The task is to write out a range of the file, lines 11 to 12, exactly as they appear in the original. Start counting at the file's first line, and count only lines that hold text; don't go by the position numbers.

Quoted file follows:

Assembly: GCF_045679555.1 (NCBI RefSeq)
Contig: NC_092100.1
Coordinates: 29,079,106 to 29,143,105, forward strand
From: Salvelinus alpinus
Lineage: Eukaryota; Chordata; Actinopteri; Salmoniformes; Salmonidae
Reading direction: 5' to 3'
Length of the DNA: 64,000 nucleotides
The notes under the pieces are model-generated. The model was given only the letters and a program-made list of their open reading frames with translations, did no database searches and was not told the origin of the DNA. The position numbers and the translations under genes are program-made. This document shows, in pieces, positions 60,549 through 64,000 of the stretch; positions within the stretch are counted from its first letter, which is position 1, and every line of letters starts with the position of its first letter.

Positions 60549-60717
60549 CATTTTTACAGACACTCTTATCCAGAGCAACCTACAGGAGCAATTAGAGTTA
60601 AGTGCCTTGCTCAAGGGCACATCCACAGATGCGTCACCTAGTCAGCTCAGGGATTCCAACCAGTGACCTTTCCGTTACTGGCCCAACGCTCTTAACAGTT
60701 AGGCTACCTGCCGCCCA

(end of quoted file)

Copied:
60601 AGTGCCTTGCTCAAGGGCACATCCACAGATGCGTCACCTAGTCAGCTCAGGGATTCCAACCAGTGACCTTTCCGTTACTGGCCCAACGCTCTTAACAGTT
60701 AGGCTACCTGCCGCCCA